Stocks fell Tuesday, dragged down by extended losses on Wall Street overnight and a rise in the yen.
The Nikkei 225 average plunged 110.02 points, or 0.64 percent, to close at 17,087.71. On Friday, the key market gauge climbed 30.63 points.
The Topix ended down 5.89 points, or 0.43 percent, at 1,374.69 after rising 2.91 points Friday.
The TSE was closed Monday for Coming-of-Age Day.
Stocks met with heavy selling from the outset of Tuesday’s trading after U.S. equities lost ground for the second consecutive session Monday, as a further drop in crude oil prices dampened investor sentiment.
On the New York Mercantile Exchange, the key crude oil futures contract ended at $ 46.07 per barrel, the lowest level in about five years and nine months.
With crude oil prices showing no signs of reaching bottom, investor concerns have grown larger about earnings of oil developers and other firms investing in oil producer countries, an online securities firm official said.
Stock selling was also fueled by the yen’s rise against the dollar on safe-haven buying.
The Nikkei average gave up 350 points to slip through 17,000 at one point in the morning, after the dollar fell below ¥118 for the first time in about one month in Tokyo.
In the afternoon, however, stocks cut the losses, helping the Nikkei retake 17,000 toward the close.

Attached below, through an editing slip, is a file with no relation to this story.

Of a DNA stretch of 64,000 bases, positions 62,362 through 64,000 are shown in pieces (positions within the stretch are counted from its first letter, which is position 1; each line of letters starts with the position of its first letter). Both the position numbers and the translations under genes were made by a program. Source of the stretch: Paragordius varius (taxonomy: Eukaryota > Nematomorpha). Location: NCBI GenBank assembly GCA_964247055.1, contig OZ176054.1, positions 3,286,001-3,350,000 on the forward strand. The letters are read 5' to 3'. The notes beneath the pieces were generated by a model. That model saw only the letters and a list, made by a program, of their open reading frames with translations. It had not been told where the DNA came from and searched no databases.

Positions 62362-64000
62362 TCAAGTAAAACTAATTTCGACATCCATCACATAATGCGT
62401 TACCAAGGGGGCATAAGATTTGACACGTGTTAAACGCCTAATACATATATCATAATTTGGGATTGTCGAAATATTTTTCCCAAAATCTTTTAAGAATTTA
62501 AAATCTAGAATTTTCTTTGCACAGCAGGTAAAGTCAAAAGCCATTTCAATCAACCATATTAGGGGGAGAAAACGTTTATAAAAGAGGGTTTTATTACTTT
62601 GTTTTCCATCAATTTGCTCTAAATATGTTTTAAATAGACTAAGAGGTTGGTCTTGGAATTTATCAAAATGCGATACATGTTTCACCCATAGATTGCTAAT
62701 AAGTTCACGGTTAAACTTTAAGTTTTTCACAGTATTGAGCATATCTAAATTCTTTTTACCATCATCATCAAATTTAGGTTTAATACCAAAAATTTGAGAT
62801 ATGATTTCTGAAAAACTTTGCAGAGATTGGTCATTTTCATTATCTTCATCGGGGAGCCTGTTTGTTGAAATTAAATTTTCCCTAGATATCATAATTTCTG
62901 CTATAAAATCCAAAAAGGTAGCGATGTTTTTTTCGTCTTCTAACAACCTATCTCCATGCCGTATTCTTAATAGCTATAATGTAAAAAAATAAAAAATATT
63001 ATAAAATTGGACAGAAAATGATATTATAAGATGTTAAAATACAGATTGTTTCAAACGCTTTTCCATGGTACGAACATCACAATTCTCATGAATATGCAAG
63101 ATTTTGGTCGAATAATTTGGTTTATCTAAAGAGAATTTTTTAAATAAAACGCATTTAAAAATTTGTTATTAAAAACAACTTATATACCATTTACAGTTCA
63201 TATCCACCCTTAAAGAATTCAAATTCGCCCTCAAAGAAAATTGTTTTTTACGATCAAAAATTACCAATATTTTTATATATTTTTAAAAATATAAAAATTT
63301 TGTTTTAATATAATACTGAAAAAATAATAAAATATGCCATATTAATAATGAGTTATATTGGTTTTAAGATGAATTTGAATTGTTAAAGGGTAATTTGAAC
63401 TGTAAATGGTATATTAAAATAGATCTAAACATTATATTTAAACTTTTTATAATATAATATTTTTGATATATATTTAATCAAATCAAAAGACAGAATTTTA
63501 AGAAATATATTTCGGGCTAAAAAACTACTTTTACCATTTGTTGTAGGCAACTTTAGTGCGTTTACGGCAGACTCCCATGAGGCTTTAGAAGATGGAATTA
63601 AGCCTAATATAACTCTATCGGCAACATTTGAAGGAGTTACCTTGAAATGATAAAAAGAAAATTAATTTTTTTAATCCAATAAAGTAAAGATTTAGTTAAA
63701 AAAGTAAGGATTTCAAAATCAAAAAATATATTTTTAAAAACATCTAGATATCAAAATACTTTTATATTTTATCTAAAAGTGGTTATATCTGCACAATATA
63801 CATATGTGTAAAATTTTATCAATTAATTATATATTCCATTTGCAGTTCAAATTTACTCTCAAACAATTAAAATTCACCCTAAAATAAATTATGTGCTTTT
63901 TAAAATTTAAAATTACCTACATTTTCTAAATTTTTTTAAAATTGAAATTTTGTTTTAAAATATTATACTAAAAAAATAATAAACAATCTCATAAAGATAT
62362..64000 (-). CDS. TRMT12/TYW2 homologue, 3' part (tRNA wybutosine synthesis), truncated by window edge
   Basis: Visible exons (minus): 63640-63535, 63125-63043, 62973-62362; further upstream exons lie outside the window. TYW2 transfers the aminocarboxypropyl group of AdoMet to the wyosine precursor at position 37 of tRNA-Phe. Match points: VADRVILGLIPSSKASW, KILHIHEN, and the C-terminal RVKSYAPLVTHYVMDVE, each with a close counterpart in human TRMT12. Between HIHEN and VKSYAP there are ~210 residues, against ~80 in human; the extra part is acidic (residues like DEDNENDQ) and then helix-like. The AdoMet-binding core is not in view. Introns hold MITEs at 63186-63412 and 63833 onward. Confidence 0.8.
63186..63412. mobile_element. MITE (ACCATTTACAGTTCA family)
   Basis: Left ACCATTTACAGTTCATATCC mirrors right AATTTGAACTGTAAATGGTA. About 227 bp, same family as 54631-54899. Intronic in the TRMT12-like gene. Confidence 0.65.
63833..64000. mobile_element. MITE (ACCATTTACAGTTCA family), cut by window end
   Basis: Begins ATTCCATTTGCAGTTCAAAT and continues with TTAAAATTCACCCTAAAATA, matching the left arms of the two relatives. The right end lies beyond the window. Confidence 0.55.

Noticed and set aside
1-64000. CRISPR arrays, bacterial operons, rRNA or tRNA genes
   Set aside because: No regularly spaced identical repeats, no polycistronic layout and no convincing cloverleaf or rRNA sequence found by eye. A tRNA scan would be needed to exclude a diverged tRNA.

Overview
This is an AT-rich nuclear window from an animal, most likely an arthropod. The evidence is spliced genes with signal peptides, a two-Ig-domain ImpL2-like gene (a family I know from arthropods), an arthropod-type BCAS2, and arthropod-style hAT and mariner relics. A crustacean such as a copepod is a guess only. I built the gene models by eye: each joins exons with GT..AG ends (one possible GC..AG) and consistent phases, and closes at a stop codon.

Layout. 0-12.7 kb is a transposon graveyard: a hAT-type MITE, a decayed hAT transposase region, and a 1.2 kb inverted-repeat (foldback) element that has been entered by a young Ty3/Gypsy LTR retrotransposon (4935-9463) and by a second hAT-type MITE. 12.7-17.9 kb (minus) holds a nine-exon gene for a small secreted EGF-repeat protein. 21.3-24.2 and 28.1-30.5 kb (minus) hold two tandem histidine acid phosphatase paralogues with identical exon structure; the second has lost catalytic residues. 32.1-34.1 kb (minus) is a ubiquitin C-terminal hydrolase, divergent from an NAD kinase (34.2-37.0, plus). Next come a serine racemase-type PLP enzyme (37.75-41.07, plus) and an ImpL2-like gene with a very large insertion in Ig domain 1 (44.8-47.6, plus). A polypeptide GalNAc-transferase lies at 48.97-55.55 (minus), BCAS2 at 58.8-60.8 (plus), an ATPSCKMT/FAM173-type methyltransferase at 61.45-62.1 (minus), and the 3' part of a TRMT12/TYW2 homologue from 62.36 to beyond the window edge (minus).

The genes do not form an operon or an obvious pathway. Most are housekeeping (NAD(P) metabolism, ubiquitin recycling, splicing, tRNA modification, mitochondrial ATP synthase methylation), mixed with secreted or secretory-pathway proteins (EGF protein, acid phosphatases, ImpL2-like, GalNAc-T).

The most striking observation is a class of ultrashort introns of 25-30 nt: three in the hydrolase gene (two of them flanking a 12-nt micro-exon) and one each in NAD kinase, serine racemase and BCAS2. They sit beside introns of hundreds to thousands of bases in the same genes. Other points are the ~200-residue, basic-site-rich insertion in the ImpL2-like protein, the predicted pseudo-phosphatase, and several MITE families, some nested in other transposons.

“In late trading, moves emerged to prevent the Nikkei from falling back below 16,800, the level seen before the Bank of Japan implemented additional monetary stimulus measures at the end of October,” said Hiroaki Hiwada, senior strategist in the investment research division at Toyo Securities Co.
Although stocks have been unstable since the turn of the year, a majority of players are still optimistic about the future course of the market, brokers said.
The market is likely to be continuously underpinned by the Government Pension Investment Fund’s stock buying as well as the BOJ’s purchases of exchange-traded funds, a bank-affiliated securities firm official said.
Hiwada, however, pointed out that fresh buying incentives are needed for stocks to resume their rallies.
Falling issues outnumbered rising ones 1,222 to 542 in the first section, while 96 issues were unchanged.
Volume fell to 2.2 billion shares from Friday’s 2.5 billion shares.
In the oil sector, resources developers Inpex and Japex suffered sharp drops and so did distributors JX Holdings, Showa Shell Sekiyu and Idemitsu Kosan.
Other major losers included retailers Aeon and Seven & I Holdings. The two firms reported sluggish September-November earnings on Friday.
Export-oriented names were downbeat, among them automaker Toyota, chipmaking equipment manufacturer Tokyo Electron and electronics makers Sony and Toshiba.
Clothing chain operator Fast Retailing, a heavily weighted component of the Nikkei average, was also on the minus side.
By contrast, airlines JAL, ANA and Skymark were buoyant.
Restaurant chain operator Yoshinoya Holdings rose on brisk earnings in March-November last year.
In index futures trading on the Osaka Exchange, the key March contract on the Nikkei average fell 120 points to close at 17,090.